Historian Taylor Branch quotes Martin Luther King Jr. saying after the Montgomery bus boycott, "perhaps I have earned my name." The actions of Luther in 1521 at Worms, Germany, fueled a Reformation that continues today nearly 500 years after the historic truth-to-power moment. When disparate voices are heard today, and change grows from the bottom up, we are reminded that the Reformation continues.
Reformation Update! (1517 is so 2017) By Hans Wiersma, Augsburg University Okay, it’s time for a little reality check here. The 95 Theses were not such a big deal after all. Sure, they made a bit of a splash when they first hit the streets. And Brother Martin gained a little fame and got into a bit of trouble because of them. But the theses themselves didn’t really ask new questions or raise new objections. Even Luther didn’t think they were all that. After 1518, the theses were sort of...
Hey, here’s an idea! At your next congregation-council meeting, why not suggest commissioning a painting for your Altar, depicting your Pastor, your Mayor, some popular public figures, and the church council, all at the Last Supper with Jesus – and paint a nearby armed-forces base in the background.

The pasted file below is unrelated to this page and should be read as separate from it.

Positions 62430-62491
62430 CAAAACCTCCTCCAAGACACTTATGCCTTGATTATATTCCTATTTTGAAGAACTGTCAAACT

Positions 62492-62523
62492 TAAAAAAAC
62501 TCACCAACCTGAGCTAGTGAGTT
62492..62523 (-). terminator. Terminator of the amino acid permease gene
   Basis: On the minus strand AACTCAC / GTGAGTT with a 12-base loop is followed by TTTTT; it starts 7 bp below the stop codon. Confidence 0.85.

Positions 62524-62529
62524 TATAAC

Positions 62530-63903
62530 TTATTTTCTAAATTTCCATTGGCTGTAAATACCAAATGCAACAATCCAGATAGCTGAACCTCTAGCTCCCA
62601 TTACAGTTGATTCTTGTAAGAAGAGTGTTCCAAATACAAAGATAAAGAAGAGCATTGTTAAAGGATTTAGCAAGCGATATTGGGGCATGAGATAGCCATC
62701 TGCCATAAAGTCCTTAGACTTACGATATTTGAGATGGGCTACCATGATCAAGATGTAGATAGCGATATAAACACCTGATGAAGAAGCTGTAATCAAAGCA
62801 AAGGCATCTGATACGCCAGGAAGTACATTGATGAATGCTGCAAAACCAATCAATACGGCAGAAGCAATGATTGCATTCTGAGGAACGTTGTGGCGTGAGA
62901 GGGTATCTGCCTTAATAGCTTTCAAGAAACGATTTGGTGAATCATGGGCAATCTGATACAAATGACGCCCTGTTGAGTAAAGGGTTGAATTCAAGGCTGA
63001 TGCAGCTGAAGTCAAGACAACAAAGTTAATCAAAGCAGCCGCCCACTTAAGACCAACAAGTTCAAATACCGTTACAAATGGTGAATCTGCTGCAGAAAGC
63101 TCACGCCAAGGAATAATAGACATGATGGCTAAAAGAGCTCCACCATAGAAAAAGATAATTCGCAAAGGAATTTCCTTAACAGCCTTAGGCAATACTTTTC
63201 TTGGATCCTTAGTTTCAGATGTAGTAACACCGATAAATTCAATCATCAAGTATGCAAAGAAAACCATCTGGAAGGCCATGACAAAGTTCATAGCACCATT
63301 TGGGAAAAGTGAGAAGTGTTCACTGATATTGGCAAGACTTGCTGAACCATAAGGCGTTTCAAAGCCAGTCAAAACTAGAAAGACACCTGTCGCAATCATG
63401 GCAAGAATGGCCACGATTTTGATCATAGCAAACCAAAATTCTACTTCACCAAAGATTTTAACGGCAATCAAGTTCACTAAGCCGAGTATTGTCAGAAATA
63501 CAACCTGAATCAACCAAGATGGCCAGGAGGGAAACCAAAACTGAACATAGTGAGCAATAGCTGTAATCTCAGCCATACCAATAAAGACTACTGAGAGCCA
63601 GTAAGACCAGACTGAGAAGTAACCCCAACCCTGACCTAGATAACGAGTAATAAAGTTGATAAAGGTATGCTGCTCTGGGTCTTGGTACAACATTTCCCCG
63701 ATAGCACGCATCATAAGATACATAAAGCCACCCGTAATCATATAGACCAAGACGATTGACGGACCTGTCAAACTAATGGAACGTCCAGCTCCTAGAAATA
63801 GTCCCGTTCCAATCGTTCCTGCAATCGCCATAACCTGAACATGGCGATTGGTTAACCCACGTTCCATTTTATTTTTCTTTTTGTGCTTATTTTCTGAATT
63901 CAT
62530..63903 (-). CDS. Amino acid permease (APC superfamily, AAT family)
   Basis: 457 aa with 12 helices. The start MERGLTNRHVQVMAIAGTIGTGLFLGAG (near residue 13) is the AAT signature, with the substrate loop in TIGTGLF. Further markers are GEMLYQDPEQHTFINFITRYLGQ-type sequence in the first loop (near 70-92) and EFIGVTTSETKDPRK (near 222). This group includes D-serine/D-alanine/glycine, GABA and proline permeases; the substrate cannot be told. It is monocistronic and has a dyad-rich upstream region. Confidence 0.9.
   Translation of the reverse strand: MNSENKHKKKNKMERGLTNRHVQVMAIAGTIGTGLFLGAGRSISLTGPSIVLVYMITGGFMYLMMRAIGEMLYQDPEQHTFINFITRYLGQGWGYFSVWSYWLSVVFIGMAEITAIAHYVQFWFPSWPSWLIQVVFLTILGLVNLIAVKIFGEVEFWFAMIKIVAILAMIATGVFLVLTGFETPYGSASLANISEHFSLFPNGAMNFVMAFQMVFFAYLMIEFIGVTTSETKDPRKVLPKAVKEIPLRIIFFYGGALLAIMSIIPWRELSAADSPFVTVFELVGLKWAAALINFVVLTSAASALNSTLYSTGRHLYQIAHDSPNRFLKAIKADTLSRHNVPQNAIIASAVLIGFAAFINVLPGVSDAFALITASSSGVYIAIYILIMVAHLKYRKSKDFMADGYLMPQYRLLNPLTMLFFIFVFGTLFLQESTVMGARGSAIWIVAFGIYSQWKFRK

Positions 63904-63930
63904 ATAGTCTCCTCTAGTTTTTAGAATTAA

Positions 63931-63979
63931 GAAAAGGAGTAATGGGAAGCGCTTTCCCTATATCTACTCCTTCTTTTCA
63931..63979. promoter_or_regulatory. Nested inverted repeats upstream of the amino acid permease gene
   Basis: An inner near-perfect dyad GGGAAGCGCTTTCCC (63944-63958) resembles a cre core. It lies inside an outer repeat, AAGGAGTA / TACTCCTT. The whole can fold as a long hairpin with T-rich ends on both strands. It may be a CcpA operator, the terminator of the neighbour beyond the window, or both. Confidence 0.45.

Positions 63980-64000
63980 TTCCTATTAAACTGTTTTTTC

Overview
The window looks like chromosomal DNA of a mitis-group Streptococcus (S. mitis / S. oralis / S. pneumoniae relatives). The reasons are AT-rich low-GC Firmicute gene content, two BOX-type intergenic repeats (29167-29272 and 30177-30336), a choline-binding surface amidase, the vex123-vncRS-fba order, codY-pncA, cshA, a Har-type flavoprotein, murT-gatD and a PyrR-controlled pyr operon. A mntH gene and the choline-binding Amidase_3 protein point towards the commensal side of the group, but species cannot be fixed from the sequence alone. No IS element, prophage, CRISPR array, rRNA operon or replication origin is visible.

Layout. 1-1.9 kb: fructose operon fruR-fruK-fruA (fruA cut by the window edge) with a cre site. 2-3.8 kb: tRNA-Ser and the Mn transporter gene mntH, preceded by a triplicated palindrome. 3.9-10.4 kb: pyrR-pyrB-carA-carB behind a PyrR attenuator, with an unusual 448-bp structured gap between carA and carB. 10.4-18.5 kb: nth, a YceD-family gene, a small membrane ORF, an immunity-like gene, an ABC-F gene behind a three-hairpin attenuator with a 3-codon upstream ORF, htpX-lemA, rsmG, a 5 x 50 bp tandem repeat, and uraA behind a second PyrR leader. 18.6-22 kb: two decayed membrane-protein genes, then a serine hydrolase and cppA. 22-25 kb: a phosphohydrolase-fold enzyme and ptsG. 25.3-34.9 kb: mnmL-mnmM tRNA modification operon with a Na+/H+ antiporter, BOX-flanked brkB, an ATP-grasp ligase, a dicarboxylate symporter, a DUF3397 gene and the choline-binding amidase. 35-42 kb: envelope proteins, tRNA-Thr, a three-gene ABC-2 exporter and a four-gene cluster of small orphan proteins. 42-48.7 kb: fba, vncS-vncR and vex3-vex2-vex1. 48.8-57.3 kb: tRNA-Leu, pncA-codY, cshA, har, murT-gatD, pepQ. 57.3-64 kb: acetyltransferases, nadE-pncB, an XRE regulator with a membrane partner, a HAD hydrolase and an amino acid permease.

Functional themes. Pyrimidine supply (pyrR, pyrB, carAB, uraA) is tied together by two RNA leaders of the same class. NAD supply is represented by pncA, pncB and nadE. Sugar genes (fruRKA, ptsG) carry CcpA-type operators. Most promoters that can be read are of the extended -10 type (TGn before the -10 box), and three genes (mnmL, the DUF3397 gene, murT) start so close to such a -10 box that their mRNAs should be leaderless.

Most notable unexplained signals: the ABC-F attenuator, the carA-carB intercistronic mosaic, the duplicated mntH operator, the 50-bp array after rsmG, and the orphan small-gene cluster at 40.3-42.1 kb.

In the University town of Wittenberg when international scholars gathered around the dining table of Philip Melanchthon, their only common language was often Latin. What must it be like when everyone declines to speak?
The world’s first Protestant Parsonage. Johannes, Martha and Sara--the Bugenhagan kids--grew up there, pioneering the role of the PK, while their dad, Johannes Buganhagen joined his colleagues Martin Luther, Philip Melanchthon and others in shaping the theology and message of the Reformation. Among the tens of people who may stumble across this blog post over the years, my guess is that some of them will also carry the distinction, “PK.” Heck, in this day and age, some of you dear readers...